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Repair Credit

Why Is It Important To Repair Credit?

Why does the almighty credit report have so much power and influence? Many people erroneously think that the credit bureaus, who gather and maintain our credit information, are government entities and what they say goes. And that it isn't possible to repair credit. But, credit bureaus are nothing more than for-profit private companies that make a killing off you and I. At the very least, they should be sure the information they list is accurate. But, they don't. In fact, over 79% of all credit reports contain errors, some serious enough to prevent you from getting credit.

It is important to repair credit for the obvious financial reasons. But there are other reasons it is important to repair credit. A poor credit report could not only prevent you from getting a loan, but possibly a job, insurance or an apartment as well.

It is your legal right to repair credit. The FCRA (Fair Credit Reporting Act) and the FDCPA (Fair Debts Collections Practices Act) protect your rights and hold creditors and credit bureaus legally responsible for all claims they make against you. The FCRA states that all information on a credit report must be accurate, timely, and, verifiable in order for it to remain on your report. But, credit bureaus do not verify information before placing it on your report. This alone could result in 40% of your credit report being inaccurate in one way or another. Good thing consumers can repair credit.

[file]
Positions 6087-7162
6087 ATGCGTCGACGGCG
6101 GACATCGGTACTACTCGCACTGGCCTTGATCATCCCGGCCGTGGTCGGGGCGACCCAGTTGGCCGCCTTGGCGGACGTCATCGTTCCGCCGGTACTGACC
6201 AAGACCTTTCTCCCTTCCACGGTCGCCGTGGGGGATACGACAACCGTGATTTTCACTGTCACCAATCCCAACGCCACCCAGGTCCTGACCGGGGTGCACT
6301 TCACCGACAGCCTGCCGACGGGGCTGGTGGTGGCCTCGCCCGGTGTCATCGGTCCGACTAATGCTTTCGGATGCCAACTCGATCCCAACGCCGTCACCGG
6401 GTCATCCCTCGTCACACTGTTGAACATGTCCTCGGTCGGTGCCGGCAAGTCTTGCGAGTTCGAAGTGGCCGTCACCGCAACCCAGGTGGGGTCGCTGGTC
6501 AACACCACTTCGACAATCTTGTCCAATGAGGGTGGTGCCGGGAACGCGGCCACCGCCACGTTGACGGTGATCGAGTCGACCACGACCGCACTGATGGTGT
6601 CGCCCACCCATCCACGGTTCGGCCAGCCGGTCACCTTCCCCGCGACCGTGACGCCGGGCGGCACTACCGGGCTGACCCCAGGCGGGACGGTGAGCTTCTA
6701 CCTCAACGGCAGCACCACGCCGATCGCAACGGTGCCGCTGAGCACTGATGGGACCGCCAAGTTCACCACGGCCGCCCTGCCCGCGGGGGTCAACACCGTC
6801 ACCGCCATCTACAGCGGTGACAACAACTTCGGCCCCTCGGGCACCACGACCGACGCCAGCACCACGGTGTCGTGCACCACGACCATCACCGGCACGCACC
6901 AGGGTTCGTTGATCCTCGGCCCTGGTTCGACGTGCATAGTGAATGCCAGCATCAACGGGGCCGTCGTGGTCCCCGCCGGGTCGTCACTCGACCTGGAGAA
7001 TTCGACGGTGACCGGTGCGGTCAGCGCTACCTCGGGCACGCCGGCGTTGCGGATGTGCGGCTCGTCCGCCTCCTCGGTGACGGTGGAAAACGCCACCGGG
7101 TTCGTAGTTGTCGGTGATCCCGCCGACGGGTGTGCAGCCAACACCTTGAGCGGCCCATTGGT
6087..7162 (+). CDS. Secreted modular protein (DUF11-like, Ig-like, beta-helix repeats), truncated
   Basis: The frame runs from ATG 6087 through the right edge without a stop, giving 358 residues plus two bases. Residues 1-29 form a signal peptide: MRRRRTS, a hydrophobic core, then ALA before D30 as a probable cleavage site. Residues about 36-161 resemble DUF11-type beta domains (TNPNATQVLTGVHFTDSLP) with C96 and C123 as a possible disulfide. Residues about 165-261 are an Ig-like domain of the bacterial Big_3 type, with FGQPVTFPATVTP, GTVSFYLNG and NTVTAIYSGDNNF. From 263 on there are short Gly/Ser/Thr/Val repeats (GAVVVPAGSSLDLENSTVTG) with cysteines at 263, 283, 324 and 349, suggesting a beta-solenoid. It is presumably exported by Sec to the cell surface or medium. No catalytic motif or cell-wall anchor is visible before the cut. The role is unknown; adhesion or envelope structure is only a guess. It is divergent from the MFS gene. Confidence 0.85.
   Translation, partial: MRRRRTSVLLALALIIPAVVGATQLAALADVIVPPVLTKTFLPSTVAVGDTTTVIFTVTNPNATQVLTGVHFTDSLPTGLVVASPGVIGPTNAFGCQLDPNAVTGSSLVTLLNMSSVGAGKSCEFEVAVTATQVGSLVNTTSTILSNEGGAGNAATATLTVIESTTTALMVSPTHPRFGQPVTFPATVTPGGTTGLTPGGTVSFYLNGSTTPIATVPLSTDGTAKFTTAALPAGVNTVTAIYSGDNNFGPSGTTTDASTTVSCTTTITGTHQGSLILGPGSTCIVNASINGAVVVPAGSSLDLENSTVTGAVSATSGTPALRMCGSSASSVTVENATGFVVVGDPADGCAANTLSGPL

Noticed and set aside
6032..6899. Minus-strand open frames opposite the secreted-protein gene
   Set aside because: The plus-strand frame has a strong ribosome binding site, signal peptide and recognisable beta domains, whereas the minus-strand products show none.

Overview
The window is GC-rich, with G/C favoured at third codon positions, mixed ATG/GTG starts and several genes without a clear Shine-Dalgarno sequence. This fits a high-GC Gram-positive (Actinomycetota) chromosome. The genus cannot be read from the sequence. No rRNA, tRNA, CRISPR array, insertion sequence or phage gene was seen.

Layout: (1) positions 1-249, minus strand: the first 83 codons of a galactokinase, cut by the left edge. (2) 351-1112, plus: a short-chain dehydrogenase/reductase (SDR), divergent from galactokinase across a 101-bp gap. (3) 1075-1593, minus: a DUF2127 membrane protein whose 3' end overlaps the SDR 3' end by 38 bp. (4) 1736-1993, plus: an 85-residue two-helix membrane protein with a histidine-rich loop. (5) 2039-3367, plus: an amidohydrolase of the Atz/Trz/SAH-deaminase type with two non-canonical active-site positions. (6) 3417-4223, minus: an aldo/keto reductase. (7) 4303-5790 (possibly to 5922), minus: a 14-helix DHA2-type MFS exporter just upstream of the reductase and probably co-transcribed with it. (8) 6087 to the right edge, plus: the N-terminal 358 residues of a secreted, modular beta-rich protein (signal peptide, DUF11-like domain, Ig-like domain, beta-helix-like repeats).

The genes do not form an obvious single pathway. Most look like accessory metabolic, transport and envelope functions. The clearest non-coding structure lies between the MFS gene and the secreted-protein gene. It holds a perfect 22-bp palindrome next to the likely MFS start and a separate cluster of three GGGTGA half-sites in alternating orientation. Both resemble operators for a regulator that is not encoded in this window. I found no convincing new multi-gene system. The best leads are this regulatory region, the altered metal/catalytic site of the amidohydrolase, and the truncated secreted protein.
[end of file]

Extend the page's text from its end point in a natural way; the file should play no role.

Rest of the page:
Another reason it is important to repair credit is the vast amount mistakes contained in credit files. Credit bureaus have to keep track of millions of credit records. There are also hundreds of federal laws they have to follow. As a result mistakes and violations are all too common. It's inevitable that most consumers will have to repair credit at some point.

If your credit report contains an error or you can detect a violation, bring this to the bureaus attention through a dispute letter. Send it certified mail, return receipt requested. The bureaus are given 30 days to provide documented evidence to verify the dispute. Non-compliance is a violation and the item must be removed.

There is a lot you can do to repair credit for your own benefit. But the efforts you take to repair credit extend beyond your personal finances. It also sends a collective message to the bureaus that we aren't going to sit by and let them get away with violations while they make billions off of us. We are simply requiring them to uphold the law and will hold them responsible for violating any aspect of federal law.